report. I just wanted to ask about tuition increases. I found out compared to institutions

that aren’t in Silicon Valley, it is pretty comparable. How would you equate that with

staying competitive with other schools or the inflation of our location?

Ed Ryan: That is a great question. It is a tricky question. We can’t speak to other

institutions about tuition because of collusion. Two decades ago there was a different

attitude around tuition. In the past there was a view of increasing the prices to look

more attractive. Post-recession no one is doing that. The past is now coming back to

haunt us. My sense is that those that are increasing are trying to keep up with inflation. I

am shocked that if you look at Gonzaga and Portland, in a much more affordable area,

theirs keeps raising as well. I am surprised that they are not lower than us. We are within

the band of those schools but we are facing a lot more pressure.

Senior Senator Cam Bick: Do you think they are trying to look more like a Cadillac?

Ed Ryan: Before 2008, I would say yes. Now, I am not sure. Loyola Marymount has

double the staff in some areas so I don’t know how they keep doing that.

Senate Chair David Warne: Thank you for your time, Mr. Ryan.


Confirmation: Nicole Jacobus, Senior Senator

Senate Chair David Warne invited Nicole Jacobus to the front of the room to introduce

herself and state why she is interested in the position.

Nicole Jacobus: I came here last quarter right after a concussion so I don’t really

remember what has happened since then. Originally, I was asked after that first meeting

whether I wanted to be a senior senator. It sounds really fun. I was on student

government in high school. It sounds like a great opportunity in my last quarter here. I

think it would be a great time to get involved. Also, I have been through four years and

am not afraid to critique it now.

Senate Chair David Warne thanked the candidate and opened up the floor for any


Senior Senator Vidya Pingali: With 15 weeks left, how will you do everything in a short


Nicole Jacobus: I think culture is a big issue. Working with students, faculty, and being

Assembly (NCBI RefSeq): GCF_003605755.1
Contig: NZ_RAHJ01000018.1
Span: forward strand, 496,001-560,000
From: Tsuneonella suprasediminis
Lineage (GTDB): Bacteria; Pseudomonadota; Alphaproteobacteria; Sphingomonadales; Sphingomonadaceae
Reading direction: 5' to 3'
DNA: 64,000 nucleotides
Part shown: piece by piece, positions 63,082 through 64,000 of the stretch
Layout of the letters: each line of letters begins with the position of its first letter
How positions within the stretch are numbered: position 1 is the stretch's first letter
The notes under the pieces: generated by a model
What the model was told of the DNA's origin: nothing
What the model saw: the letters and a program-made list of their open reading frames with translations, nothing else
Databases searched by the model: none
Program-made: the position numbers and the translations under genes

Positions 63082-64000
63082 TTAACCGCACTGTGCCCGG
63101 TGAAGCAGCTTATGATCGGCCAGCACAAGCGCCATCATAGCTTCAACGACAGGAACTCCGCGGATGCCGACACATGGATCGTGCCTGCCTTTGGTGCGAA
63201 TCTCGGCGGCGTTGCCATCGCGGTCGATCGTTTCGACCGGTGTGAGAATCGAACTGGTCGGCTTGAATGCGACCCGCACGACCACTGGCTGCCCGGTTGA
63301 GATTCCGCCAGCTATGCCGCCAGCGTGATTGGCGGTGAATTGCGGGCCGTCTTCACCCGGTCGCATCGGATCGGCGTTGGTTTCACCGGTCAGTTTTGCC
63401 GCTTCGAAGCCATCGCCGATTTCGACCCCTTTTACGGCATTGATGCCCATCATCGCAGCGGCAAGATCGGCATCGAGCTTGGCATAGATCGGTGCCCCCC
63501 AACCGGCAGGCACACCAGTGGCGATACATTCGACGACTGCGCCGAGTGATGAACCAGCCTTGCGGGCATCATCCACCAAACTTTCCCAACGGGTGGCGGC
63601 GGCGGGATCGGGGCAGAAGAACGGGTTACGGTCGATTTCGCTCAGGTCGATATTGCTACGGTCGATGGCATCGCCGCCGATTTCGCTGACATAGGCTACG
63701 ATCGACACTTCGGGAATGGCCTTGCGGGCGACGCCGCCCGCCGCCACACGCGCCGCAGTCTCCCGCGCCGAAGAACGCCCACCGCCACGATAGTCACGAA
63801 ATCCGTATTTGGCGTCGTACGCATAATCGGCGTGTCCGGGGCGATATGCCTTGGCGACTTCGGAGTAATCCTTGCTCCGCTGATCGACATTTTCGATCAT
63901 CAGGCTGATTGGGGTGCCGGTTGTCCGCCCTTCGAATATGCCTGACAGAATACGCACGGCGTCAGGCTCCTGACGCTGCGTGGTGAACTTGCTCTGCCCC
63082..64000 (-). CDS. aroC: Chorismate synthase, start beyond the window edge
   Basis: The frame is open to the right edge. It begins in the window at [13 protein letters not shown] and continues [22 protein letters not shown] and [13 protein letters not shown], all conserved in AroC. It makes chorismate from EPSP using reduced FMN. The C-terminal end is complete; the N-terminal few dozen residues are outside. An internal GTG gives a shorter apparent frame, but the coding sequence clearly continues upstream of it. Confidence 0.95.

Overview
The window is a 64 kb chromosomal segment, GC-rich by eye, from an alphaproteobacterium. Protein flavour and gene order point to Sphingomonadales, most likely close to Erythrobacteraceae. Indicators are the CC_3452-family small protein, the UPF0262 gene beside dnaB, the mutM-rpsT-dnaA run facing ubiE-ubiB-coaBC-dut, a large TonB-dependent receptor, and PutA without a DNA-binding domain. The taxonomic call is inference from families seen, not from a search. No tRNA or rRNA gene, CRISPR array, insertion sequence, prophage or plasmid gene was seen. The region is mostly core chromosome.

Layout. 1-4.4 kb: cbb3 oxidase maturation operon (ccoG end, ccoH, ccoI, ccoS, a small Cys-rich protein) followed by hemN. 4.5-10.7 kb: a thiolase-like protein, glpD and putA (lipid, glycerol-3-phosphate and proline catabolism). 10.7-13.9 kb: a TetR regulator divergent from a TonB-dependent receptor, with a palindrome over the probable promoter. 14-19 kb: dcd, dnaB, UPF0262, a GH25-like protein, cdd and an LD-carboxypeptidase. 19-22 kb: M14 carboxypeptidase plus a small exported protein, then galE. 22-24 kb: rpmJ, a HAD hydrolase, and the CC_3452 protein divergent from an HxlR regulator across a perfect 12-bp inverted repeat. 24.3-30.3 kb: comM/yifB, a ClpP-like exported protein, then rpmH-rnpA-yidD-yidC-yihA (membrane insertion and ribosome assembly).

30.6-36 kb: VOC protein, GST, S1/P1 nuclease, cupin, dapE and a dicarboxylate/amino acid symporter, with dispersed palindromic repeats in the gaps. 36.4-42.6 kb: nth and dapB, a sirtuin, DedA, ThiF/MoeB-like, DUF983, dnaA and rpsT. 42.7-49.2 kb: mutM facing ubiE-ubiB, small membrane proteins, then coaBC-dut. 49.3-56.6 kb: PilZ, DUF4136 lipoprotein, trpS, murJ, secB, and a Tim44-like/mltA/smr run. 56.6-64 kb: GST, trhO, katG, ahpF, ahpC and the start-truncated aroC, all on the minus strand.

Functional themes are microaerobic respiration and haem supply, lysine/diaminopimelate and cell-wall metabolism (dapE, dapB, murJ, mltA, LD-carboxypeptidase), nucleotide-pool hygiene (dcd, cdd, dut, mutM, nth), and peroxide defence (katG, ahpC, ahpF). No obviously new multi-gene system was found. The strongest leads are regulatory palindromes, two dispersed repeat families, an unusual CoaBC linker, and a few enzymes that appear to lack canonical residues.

part of this group.

At-Large Senator Mika Philip: Do you have any potential projects that you would like to

work on?

Nicole Jacobus: Well, actually I am in an interesting position because my mom is an

adjunct professor here. I think that gives me interesting insight.

At-Large Senator Obasi Lewis: What are your goals as a senator in the next fifteen


Nicole Jacobus: I think a goal is connecting with the community. What you all do is

fantastic but I usually archive the emails each week. It is not something that is promoted

well. I think even that, finding a way to communicate with the general population is


First-Year Senator Christina Abudayeh: Last time you were here you mentioned

something about parking?

Nicole Jacobus: Yes, I was a commuter for four years. Now with all the construction, it is

hard to find parking and some of my friends are always parking on the street.

Hearing no more questions, Senate Chair David Warne asked the candidates to leave

the room. Following their departure, he asked the Senate for questions, comments, or

concerns regarding the candidate.

Junior Senator Juliana Monela Teter: She is cool and really fun to be around. She is also

a Comm major and in film. She already has ideas for projects.

At-Large Senator Allie Bare: I have worked with her to study for my musicianship

midterm and I think it would be interesting to bring some artsiness and some different


Senate Chair David Warne: She also said she has a friend in every major so she has